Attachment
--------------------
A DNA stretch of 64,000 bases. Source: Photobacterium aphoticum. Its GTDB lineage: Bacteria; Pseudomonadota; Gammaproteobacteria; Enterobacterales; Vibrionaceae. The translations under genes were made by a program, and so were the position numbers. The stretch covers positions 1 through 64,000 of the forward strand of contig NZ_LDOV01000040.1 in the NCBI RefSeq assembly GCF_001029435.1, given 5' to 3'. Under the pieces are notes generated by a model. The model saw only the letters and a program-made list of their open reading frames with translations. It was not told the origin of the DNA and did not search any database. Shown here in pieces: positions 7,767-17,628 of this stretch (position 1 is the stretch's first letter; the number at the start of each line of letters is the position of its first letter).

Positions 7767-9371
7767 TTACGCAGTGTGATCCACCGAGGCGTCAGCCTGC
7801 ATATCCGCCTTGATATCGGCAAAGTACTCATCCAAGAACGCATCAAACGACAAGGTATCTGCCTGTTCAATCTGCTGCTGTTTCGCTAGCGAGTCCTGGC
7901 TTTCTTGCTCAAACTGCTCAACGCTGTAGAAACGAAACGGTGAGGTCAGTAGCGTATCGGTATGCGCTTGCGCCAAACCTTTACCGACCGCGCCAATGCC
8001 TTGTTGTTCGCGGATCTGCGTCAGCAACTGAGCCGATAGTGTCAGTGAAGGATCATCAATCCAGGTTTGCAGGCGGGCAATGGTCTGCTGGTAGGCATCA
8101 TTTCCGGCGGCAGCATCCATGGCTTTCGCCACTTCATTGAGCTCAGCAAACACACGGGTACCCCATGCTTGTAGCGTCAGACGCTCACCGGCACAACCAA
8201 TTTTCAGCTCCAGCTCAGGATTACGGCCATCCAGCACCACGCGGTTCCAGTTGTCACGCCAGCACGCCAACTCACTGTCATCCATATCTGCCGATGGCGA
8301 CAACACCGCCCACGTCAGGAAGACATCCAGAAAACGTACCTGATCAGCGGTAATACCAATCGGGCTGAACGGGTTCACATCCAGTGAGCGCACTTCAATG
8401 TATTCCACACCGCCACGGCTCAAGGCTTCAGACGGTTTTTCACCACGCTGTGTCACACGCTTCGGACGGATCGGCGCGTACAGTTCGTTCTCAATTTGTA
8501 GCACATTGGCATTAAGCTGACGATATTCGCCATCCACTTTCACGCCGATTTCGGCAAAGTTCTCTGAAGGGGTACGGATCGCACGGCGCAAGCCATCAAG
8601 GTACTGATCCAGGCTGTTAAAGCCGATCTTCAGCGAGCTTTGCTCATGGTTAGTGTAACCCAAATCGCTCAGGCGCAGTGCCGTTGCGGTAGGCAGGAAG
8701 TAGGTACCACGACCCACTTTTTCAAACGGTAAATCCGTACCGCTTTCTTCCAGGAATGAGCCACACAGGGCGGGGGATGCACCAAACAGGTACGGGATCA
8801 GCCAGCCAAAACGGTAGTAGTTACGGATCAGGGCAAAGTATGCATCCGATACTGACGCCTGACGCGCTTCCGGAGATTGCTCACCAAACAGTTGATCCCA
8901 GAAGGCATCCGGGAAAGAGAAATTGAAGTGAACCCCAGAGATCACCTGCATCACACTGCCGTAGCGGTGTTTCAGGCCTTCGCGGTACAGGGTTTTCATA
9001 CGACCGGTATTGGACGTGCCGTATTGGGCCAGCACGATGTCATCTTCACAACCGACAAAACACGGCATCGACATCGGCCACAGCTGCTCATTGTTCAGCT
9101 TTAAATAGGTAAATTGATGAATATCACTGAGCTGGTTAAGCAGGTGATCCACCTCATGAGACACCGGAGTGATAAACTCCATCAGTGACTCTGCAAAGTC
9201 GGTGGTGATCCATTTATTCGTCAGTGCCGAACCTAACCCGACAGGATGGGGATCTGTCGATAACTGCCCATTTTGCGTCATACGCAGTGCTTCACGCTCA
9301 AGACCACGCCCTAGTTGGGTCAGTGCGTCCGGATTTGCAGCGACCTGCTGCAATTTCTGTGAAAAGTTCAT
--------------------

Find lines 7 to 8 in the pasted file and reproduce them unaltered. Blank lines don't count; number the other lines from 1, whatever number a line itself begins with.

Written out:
8101 TTTCCGGCGGCAGCATCCATGGCTTTCGCCACTTCATTGAGCTCAGCAAACACACGGGTACCCCATGCTTGTAGCGTCAGACGCTCACCGGCACAACCAA
8201 TTTTCAGCTCCAGCTCAGGATTACGGCCATCCAGCACCACGCGGTTCCAGTTGTCACGCCAGCACGCCAACTCACTGTCATCCATATCTGCCGATGGCGA